Our trip to Miami was fabulous. We slept in, went to the beach, swam in the ocean, read, ate great food and just relaxed. Until we got on our Continental flight from Miami to Newark…
I don’t know anything about being a parent. I’m not one yet. But I know how NOT to be a parent and I learned that valuable lesson on Flight 44 — thanks to a family of four that sat in front of us.
The parents were traveling with their two and four-year-old daughters and completely ignored those girls the whole trip. For that excruciating two hour and 28 minute flight – one of the girls was whining, while the other one was screaming at the top of her lungs…the entire time. I’m not kidding. And the parents were zoning out – doing nothing — literally nothing. I was feeling my blood pressure rise.
I don’t blame the kids at all – they are innocent in this story. It’s the parents who I have a problem with. They acted like they were in their own living room instead of on a crowded plane with 200 other people. They were rude, selfish and inconsiderate to me and to their kids.
I’m not a parent yet and I’m not pretending to know what it’s like to be one. So I’ve enlisted the help of my parent friends for this checklist for good parenting:
Jene Luciani, Gigi’s Mom
- Count to ten before reacting in a high pressure situation
- Always find time for laughter; at the end of the day, a happy child trumps all else
- Always be as prepared as possible…especially when going on a trip! Bring everything you could possibly need in any situation – make lists!
Alisa Bowman, Kaarina’s Mom
- Never threaten to take away something that you know you won’t really take away. In other words, don’t say, “If you don’t stop whining, we’re not going to Disney World.” You only have to be a paper tiger once for kids to stop taking you seriously.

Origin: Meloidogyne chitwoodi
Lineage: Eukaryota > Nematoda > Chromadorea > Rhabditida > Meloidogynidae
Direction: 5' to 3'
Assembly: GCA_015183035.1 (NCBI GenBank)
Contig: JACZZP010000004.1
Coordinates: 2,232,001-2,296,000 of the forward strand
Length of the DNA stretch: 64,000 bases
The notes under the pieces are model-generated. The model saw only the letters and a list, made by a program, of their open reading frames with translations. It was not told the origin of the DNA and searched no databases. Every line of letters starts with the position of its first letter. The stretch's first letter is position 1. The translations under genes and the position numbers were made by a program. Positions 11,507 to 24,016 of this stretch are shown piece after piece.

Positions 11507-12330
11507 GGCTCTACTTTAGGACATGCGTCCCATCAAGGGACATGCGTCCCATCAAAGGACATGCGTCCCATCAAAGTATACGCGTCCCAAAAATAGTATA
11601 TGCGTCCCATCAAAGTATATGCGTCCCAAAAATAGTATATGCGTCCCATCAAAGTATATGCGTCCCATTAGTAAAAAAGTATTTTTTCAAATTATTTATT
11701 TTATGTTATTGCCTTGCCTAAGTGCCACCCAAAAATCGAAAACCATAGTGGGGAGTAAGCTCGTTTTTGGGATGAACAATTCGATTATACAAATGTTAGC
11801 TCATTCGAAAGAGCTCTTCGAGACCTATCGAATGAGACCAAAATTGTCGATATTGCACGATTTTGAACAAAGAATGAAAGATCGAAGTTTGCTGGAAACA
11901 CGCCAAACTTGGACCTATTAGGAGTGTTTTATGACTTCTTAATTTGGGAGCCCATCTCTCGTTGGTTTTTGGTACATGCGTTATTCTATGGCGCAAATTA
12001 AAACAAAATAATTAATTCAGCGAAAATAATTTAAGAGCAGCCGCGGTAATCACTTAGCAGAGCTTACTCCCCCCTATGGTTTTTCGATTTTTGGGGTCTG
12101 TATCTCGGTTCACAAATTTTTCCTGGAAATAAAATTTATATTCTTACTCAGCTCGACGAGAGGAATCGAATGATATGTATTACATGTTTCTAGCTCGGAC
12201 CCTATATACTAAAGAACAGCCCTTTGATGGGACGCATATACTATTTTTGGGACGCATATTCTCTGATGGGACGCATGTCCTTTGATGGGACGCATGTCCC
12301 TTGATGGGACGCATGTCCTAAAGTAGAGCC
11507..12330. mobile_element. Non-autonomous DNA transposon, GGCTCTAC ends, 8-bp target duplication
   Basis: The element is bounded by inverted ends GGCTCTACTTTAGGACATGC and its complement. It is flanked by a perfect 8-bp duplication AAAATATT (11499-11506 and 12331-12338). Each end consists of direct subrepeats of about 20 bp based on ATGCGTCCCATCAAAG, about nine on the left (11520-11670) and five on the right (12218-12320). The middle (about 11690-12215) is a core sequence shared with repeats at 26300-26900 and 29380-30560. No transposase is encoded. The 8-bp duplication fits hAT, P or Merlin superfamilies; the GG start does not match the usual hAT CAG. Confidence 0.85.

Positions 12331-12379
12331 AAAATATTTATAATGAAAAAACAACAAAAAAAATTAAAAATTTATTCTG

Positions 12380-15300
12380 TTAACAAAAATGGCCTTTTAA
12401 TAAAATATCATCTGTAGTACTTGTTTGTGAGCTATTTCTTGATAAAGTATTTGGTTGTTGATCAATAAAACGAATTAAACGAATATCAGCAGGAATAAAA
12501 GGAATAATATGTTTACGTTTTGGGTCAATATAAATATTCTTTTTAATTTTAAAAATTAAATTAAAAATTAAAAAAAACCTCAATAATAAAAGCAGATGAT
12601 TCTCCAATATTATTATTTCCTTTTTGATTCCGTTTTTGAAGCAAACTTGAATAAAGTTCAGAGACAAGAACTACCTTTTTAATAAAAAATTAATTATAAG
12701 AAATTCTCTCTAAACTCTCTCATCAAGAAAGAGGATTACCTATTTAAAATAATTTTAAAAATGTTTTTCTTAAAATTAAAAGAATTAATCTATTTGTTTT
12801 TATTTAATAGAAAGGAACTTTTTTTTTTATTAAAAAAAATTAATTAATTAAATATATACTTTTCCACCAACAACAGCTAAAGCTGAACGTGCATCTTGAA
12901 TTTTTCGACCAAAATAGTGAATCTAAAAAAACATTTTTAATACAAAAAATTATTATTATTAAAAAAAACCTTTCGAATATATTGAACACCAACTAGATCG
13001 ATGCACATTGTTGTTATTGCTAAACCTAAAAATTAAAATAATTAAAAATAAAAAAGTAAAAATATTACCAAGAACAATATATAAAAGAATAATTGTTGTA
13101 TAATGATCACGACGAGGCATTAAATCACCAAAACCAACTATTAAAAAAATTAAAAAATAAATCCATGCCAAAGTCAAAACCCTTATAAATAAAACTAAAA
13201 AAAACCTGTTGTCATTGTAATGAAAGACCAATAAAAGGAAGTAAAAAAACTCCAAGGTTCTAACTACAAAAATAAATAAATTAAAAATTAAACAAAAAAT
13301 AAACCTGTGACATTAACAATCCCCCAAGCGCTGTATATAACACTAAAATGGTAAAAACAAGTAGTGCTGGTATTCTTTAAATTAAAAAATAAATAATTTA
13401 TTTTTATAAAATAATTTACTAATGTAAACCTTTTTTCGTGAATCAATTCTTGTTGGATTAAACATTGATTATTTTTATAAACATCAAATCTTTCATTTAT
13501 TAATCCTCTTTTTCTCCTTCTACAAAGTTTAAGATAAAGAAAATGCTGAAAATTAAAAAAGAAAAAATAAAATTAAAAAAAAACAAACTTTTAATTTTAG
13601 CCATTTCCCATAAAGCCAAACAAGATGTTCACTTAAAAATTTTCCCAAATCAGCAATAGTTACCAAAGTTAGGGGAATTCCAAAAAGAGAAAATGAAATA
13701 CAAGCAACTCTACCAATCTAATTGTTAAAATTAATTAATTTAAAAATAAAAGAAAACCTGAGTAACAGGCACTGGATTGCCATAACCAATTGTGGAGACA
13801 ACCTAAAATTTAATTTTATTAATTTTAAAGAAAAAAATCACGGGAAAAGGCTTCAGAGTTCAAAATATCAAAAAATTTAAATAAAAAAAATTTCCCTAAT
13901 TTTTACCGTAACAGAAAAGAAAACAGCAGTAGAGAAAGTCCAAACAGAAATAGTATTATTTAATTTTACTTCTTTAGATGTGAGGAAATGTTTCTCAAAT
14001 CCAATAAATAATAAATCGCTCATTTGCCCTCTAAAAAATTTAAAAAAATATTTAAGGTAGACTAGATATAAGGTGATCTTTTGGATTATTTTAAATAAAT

- Practice what you preach. If you want your kids to learn how to share, share with the grownups in your life.
- Teach kids real rules that they can follow. Rather than pretending that curse words don’t exist and that they don’t know them (most first graders know all of them), have a discussion about when they are appropriate and when they are not.
- Give them lots of praise for what they do right. You can’t over do this.
Cindy Ratzlaff, Kathleen’s Mom
- Have a pre-trip family meeting where you discuss exactly what will happen. Talk about waiting time and the fun of the unexpected. Agree on a code word that children and parents alike can use to signal that they’ve “had it” and need to change the mood. We use “ardvark.” Every time someone says ardvark, we all laugh because it’s like screaming “I can’t take it anymore.” Then we get up, take a walk, or dig into the pre-packed goodie bag.
- Create a goodie bag of small, inexpensive gifts that you can “reward” your child(ren) with for patience during travel. Your momentary bribery strategy will not damage your children for life but will demonstrate good citizenship to your kids and your fellow travelers will be grateful.
- Pack healthy snacks in small zip lock bags that are easy to grab on the go. Being too tired or too hungry, both for you and your kids, is deadly while traveling.
- Teach your children to say please and thank you. Rudeness is never acceptable but rudeness while traveling increases the stress level of everyone around you. Be a moment of sunshine in your fellow passengers’ lives, not a stress inducing encounter. It’s also important for children to learn to make eye contact with those they are speaking to. Travel is noisy and children’s voices don’t always carry well in a crowd. Teach them to look directly at someone who asks them a question and respond politely.
- Earphones are a must for electronic games. That’s the rule, period. We are glad you brought games for the trip but we do not want to listen to Mario hop to the next level for the entire three hour flight.
- Please do not yell at your children. This does not make them calm. Model calmness yourself.